In a lecture in Michigan not too long ago, you talked about the problems inherent in art education—that it’s not something that can actually be taught. The conundrum of grading, for instance. I think you said that in your class one would earn an A for not turning anything in.
Well, I think artists should be proud and too cool for school. I told my students in my last class that I always had my TA grade their papers. They asked why I didn’t read their papers. I asked them how much they would enjoy teaching a swimming class where everybody drowned. So, I’m quitting teaching, too, and saving myself from that sort of desolation. Also, I’m too far away. I’m not competent to critique the work of young artists over whom I have so much leverage and experience. It’s like crop dusting with a 747. Bad for the crop and bad for the plane. This doesn’t mean I’m that much better, just that I’m way older. What do you say about a painting or a story by a kid who hasn’t seen a million paintings or read a million books? Also, nobody cares if it’s good, anymore, and everybody hates it when something’s really great.
You wrote about bureaucracy in the art world a few years ago in Art in America, specifically about the “knights templar” who “guard the grails of biennials.” This was on the subject of the heated exchange of letters in Artforum between Robert Storr, the Venice Biennale’s curator in 2007, and a few of his more vocal critics.
Wasn’t that amazing? Until Jerry Saltz’s TV show Work of Art, it was the most ludicrous moment in the history of contemporary art.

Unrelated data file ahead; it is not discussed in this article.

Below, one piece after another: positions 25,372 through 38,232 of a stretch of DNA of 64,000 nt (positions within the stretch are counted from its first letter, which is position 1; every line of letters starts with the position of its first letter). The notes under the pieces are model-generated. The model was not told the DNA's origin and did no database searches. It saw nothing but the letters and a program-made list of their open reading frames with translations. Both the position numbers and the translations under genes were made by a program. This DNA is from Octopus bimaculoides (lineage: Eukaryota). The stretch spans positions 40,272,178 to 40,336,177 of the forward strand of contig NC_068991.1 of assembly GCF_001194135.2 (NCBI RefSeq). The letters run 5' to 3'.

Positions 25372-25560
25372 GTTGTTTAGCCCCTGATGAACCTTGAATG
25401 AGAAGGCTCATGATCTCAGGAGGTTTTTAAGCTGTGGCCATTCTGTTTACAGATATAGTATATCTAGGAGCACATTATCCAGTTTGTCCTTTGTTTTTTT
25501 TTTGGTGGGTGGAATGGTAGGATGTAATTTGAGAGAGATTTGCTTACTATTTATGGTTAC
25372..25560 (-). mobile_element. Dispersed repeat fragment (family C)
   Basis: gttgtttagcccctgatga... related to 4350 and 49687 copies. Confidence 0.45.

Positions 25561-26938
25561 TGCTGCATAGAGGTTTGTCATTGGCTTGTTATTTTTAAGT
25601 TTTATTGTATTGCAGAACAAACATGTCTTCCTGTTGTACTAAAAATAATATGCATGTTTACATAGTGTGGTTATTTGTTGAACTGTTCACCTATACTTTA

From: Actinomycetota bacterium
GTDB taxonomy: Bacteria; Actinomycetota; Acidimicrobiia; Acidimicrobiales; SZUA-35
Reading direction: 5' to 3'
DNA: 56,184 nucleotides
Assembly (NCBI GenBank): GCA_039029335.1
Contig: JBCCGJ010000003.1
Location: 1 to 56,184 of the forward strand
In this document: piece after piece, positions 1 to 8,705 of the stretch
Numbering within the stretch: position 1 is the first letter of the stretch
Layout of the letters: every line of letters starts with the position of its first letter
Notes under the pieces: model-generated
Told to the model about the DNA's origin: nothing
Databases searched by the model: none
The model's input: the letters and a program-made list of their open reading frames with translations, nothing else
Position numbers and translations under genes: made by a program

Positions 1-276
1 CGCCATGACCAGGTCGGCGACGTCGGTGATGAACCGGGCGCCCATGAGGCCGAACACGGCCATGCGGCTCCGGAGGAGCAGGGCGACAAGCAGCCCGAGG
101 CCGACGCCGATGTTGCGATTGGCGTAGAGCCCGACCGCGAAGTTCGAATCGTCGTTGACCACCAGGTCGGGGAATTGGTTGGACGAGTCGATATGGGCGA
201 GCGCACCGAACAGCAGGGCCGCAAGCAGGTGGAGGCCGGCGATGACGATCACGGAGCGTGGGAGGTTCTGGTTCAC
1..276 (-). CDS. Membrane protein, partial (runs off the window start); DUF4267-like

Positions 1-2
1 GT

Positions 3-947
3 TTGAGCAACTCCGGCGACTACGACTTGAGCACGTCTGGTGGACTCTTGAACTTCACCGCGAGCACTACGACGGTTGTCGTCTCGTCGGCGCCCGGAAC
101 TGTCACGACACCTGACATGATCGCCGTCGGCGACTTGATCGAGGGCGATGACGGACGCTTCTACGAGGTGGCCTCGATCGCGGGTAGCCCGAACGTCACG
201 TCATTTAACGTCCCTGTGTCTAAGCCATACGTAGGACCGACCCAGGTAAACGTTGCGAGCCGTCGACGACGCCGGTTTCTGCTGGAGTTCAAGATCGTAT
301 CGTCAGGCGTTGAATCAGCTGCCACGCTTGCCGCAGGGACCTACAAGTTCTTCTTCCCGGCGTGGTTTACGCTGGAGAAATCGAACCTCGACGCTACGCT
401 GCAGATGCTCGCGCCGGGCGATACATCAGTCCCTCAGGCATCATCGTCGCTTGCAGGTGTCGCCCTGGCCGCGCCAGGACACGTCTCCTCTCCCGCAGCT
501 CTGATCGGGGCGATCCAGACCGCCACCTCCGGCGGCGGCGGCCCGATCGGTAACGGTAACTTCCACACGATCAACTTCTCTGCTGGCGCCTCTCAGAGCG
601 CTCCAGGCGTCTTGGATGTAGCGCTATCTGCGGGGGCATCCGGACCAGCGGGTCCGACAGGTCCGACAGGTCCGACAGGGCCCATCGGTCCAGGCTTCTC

In one passage you said, “30 years in the art world and hundreds of biennials had not prepared me for the world these texts revealed: the conferences, committees, agendas, proposals, symposia, position papers, tourist boards, prize adjudications, directorial appointments and preening philanthropists.” And, “I hated the whole affair for the same reason I hate the Final Four in college basketball: it means too much to its competitors and too little in the larger scheme of things.” Is it that kind of pervasive bureaucratic professionalism part of what’s driving you away from art?
A few months ago, I sat on a panel about John Chamberlain at the Guggenheim, with Susan Davidson and Donna De Salvo. In the past, Richard Armstrong would have called me and said, “Show up at 5 p.m. We’ll pay you.” Instead I got a 10-page contract from the Guggenheim that stipulated that my words could be reproduced “in any media that exists and in any media yet to be invented.” I read this contract to my students. They all fell out of their chairs. A 10-page contract to sit on a panel! To which nobody came!